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Zware uitbraak vogelgriep bedreigt kraanvogelpopulatie

A severe bird flu outbreak threatens the crane population

A severe bird flu outbreak threatens the crane population

Twice a year, migrating cranes provide a bustling spectacle above Hagland. At least if the temperatures make it develop in the right direction. Populations of the loudly chattering birds could shrink dramatically in the coming years. Natuurpunt reports that about 20,000 to 30,000 cranes have died in Hortobagy, Hungary, possibly from bird flu. The dead birds were likely infected during migration, which is bad news for this very special group. Bird flu can spread throughout Europe. A pair of cranes have also returned to the Zwarte Peak Valley for three consecutive years to breed. This is partly due to rehydration of the area. So we have to wait and see if the result of all these efforts will go away due to the deadly virus.

According to Natuurpunt, the question was not whether there would be an outbreak of bird flu in cranes, but when and where. Limited outbreaks have been previously reported, but their impact remained limited because the animals were sufficiently dispersed. This seems a little different now. At the end of October, 194,750 cranes were counted around Lake Hungary. Usually between 100,000 and 120,000 birds gather at this migration site. Therefore, the outbreak of the virus came at the worst possible time and place.

Hortobagy’s cranes come mainly from Finland. In principle, there is no problem for the cranes passing over our area and following the migration route to Western Europe. These animals spend the winter in Spain and France, and partly also in North Africa. However, about ten years ago, the migration routes of Central Europe and Western Europe became connected in two places.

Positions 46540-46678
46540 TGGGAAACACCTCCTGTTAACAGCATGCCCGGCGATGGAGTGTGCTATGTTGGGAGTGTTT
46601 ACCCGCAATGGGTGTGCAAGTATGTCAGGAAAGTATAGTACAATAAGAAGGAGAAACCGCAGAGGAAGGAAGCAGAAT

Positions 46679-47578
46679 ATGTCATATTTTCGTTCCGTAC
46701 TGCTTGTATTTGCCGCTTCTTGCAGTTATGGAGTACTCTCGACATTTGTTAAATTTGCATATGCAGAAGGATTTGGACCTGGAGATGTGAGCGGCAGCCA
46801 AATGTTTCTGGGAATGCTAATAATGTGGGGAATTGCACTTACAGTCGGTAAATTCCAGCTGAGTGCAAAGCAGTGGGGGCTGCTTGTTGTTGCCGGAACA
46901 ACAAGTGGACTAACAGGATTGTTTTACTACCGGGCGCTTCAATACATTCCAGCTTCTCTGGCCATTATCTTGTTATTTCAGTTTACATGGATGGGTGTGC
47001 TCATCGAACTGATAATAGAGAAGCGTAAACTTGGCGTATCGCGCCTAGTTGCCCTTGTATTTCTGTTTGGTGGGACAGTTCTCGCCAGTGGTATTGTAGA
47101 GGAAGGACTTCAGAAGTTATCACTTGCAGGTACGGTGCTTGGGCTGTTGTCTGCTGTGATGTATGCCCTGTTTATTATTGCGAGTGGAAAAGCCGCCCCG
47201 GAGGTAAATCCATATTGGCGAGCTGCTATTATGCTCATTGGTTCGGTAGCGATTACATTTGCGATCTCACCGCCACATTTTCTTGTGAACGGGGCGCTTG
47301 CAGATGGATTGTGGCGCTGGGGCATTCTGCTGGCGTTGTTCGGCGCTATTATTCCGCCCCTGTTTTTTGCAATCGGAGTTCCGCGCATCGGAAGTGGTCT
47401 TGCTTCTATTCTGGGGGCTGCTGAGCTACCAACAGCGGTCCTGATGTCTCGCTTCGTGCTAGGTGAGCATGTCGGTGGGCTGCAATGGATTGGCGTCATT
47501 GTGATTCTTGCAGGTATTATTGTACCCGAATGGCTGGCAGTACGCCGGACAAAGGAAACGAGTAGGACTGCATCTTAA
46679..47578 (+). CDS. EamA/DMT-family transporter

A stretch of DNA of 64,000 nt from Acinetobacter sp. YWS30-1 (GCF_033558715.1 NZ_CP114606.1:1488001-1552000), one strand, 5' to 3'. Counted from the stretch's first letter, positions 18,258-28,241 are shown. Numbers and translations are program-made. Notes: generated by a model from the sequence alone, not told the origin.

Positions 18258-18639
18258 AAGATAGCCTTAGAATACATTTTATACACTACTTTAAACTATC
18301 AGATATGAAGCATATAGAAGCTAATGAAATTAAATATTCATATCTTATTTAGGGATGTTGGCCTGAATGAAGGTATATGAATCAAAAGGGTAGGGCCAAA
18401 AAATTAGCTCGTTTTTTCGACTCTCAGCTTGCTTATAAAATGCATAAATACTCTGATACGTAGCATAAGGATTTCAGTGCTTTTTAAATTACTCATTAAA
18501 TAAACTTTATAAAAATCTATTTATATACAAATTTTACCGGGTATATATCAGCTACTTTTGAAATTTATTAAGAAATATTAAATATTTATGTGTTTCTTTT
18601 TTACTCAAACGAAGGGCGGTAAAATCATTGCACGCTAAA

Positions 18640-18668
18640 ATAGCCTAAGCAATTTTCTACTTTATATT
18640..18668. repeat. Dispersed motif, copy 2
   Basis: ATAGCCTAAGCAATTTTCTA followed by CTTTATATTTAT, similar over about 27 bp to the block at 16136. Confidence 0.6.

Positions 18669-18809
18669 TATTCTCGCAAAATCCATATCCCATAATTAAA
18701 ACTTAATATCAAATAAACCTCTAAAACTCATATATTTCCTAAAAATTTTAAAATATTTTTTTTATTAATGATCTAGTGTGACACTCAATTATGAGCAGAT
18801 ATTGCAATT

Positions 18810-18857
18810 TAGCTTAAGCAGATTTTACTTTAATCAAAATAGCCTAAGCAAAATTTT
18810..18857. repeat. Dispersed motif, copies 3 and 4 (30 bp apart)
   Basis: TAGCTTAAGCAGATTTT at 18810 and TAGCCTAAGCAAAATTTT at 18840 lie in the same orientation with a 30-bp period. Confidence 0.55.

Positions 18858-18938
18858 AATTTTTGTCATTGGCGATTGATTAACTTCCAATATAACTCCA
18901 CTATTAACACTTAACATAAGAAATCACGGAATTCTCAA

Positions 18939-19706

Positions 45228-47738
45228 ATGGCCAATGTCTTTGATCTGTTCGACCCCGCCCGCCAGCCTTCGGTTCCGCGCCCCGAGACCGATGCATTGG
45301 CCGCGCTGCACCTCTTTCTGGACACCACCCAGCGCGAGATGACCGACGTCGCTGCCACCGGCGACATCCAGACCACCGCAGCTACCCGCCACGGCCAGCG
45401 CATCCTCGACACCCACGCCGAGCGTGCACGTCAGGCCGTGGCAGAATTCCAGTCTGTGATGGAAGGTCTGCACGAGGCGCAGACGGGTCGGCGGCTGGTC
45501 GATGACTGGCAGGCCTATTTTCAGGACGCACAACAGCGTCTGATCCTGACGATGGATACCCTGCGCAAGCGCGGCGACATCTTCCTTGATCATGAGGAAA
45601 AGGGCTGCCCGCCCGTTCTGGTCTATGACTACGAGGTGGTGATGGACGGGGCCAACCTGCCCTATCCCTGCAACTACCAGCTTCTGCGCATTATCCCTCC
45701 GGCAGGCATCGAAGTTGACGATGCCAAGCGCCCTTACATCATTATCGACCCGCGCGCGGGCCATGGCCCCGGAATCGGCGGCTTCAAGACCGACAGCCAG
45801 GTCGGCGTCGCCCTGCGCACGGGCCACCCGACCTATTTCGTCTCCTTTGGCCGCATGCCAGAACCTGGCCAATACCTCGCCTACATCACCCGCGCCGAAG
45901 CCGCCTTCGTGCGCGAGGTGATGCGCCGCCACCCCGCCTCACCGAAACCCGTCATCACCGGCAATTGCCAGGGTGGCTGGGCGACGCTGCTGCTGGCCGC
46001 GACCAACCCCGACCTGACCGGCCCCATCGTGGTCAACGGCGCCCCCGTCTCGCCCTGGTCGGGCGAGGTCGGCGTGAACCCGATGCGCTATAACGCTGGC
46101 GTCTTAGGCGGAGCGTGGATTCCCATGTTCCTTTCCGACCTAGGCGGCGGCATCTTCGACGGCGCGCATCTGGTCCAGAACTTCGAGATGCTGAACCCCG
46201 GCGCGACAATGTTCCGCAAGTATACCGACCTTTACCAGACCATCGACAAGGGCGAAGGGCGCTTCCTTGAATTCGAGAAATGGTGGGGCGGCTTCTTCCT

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Cranes flying along the northern side of the Alps reach France via Austria and Germany. They then go through the Rhone Valley to the Camargue where they join the Western European Route.
Cranes flying across the southern side of the Alps pass through northern Italy to the Camargue. They travel to Jalocante in Spain where they meet cranes passing over Flanders.

Meanwhile, the first dead birds were found in Italy and last week also in Gallucanta. The bodies are being examined to determine if it is indeed bird flu, but there appears to be little doubt about it.

The only way to slow the disease is to remove dead birds whenever possible, but since cranes live in watery areas, this is not easy. Experts now hope that the winter will be very rainy in France and Spain. The birds will then have a much larger area where they spend the night, which will reduce the spread of the virus. If this does not happen, the number of cranes will be severely affected. A bird infected with the dangerous type of virus usually dies within three days.